Enhancing the international right to a fair trial through the new Pre-Action Protocols in Cyprus


Commentary surrounding the introduction of the new Civil Procedure Rules (‘’CPRs’’) in Cyprus this September has tended to focus on the extended powers of courts as a result of the rules. Despite the fact that the novel CPRs indeed provide for such extensive judicial capacity, the latter is formulated so as to promote not only the overriding objective of the CPRs but also every citizen’s right to a fair trial, as proclaimed under Article 6 of the European Convention on Human Rights (‘’ECHR’’). In fact, the overriding objective which underpins the new CPRs, that is, to “enable the court to deal with cases justly and at proportionate cost” and ultimately ensuring a faster management of cases, alludes to Article 6 ECHR which further provides for “a fair […] hearing within a reasonable time by an […] impartial tribunal”.

Ever since the end of the two World Wars, Article 6 ECHR has in itself been a cornerstone for all modern jurisdictions and to reflect its substance in the introductory paragraphs of the new CPRs is to make a clear and bold promise for renewal and fairness in Cyprus’s civil judicial procedure. An example of a medium though which this is to be achieved is the Pre-Action Protocols introduced under the new CPRs.

Pre-Action Protocols

In exercising its powers, the court must act in accordance with the overriding objective of the CPRs and with ECHR Article 6, which in effect act jointly as the overarching reference point for courts and judges. The introduction of Pre-Action Protocols, that is, protocols which parties ought to abide by prior to the commencement of proceedings, is indeed of particular importance in this context.

These protocols aim at enhancing inter-party communication, encouraging exchange of information fully and duly between the parties regarding the claim in question, preventing the commencement of court procedures and, fundamentally, ensuring effective and timely judicial proceedings in case these appear to be inevitable.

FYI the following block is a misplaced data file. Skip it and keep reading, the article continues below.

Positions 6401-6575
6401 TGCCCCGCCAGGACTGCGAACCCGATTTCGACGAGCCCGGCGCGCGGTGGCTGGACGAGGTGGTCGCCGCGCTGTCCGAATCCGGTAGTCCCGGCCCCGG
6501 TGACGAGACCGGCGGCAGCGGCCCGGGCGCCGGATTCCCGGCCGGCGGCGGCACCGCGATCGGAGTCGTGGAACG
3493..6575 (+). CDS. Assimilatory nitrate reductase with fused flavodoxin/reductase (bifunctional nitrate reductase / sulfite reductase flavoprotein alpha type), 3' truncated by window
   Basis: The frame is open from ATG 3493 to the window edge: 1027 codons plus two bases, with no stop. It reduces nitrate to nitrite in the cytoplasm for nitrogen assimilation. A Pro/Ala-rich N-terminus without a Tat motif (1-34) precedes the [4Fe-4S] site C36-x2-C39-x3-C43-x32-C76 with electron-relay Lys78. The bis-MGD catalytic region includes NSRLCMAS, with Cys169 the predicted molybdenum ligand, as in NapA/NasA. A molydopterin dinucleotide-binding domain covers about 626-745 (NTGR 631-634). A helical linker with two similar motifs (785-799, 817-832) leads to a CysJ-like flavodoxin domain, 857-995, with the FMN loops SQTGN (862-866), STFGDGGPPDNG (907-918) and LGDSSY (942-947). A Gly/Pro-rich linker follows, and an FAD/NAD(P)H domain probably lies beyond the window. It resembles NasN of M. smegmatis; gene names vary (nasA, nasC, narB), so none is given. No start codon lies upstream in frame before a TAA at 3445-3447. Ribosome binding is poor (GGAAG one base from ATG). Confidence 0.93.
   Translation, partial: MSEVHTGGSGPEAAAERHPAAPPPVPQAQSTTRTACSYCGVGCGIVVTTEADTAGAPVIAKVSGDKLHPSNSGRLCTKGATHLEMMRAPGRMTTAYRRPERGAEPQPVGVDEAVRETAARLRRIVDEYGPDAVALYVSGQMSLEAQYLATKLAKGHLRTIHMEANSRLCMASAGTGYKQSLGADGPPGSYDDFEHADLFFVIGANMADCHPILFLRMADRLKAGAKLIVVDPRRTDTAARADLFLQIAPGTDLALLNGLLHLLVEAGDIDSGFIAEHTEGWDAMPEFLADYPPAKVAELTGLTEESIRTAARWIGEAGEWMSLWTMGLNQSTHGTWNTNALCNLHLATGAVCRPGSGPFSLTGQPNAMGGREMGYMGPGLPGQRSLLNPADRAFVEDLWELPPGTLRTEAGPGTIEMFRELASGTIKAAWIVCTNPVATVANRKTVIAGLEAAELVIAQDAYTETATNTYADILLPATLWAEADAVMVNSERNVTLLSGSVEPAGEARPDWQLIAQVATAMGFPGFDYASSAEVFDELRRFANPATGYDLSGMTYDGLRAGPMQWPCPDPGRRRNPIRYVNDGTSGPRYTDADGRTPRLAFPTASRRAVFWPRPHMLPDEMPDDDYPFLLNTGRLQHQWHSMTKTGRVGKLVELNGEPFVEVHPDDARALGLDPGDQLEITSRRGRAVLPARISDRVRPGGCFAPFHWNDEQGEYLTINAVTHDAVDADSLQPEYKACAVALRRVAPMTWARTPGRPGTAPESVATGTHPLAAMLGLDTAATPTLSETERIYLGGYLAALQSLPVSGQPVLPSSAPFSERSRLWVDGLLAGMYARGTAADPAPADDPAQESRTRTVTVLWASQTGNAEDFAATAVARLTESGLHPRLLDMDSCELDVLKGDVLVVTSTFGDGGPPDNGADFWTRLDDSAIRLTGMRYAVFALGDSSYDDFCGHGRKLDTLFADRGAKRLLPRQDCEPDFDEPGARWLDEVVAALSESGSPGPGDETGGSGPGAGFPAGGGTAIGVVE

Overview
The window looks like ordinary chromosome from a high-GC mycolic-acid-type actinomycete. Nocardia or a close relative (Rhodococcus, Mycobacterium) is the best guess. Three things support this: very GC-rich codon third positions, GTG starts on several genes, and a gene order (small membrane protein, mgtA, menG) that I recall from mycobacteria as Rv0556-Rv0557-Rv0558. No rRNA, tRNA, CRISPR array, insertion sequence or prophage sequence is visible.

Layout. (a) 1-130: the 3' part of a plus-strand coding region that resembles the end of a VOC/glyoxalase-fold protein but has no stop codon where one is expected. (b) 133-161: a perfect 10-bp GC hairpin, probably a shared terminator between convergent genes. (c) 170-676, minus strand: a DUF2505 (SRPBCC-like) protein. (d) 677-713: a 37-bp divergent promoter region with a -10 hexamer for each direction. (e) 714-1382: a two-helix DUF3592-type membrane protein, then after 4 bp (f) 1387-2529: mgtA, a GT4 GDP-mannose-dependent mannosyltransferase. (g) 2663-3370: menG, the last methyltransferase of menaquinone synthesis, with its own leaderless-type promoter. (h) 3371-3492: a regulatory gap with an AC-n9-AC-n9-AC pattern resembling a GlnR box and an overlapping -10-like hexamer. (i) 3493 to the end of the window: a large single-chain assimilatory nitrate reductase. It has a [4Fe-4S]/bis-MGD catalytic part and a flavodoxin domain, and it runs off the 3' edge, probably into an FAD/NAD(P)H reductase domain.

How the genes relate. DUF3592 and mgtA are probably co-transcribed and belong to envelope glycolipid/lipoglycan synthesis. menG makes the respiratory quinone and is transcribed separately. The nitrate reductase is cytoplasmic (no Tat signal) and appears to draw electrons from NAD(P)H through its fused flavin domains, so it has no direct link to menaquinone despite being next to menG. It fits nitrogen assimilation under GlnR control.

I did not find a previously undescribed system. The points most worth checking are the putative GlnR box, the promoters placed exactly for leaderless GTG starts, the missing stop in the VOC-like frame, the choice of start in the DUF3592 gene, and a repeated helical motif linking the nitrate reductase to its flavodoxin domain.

There are currently three types of protocols in place:

1. for claims relating to a specific/fixed monetary sum;

2. for claims relating to road traffic accidents and personal injury (further types of claims are expected to follow); and

3. A general protocol governing all other claims not covered by their own specific Protocol.

Regarding the inclusion of the third general protocol in the new CPRs, this reiterates that parties, in almost every case, ought to act reasonably in terms of exchanging relevant information and documents so as for judicial proceedings to be avoided, always acting in accordance with the overriding objective. As a result, not only is transparency fostered between the parties but, in case of initiation of formal judicial proceedings, unreasonable non-compliance with such protocols will be reflected in the court’s directions (monetary and/or non–monetary), including cost-related orders.

Moreover, under the new CPRs, the court aims at advancing equality between parties, given that it may issue such an order that the party that has complied with Pre-Action protocols and conduct will not have to find themselves in a disadvantaged position in case of a breach of the said protocols by the other party, where such breach has resulted in judicial proceedings or increased costs: the party in breach will be the one facing the burden of costs. As such, in the case of commencement of proceedings, the aforementioned judicial directions and orders will ensure that both parties will be subject to a just and fair trial as provided under the overriding objective of the new CPRs and the terms of ECHR Article 6. The new CPRs therefore make it evident that even if parties do end up facing judicial proceedings they will do so in a context of enhanced fairness, under the burden of costs and judicial directions that will reflect their pre–action conduct, as well as under a speedier procedure thanks to the actions which they ought to pursue in treating the commencement of proceedings as a last resort.

Pre-Action Protocols serve a valuable function in England and other CPR jurisdictions by keeping a case outside of the court system until the parties have given proper and due consideration to their case and the other party’s case, and revealed at least some of their arguments and evidence supporting them. Such protocols have proven valuable and popular in England and they have been expanding to cover more and more areas. They discourage a culture of “shoot first, think later” or claimants commencing a claim but then not progressing it swiftly or at all for long periods of time. Pre-Action Protocols can also encourage mediation and other ADR procedures prior to the commencement of a claim. It therefore remains to be seen how far the implementation of the new CPRs in Cyprus will be in accordance with the objectives that guide them.

The content of this article is valid as at the date of its first publication. It is intended to provide a general guide to the subject matter and does not constitute legal advice. We recommend that you seek professional advice on your specific matter before acting on any information provided. For further information or advice, please contact Andriana Charalambidou, Legal Consultant at Limassol Office, Tel +357 25363685 or email Andriana.charalambidou@kyprianou.com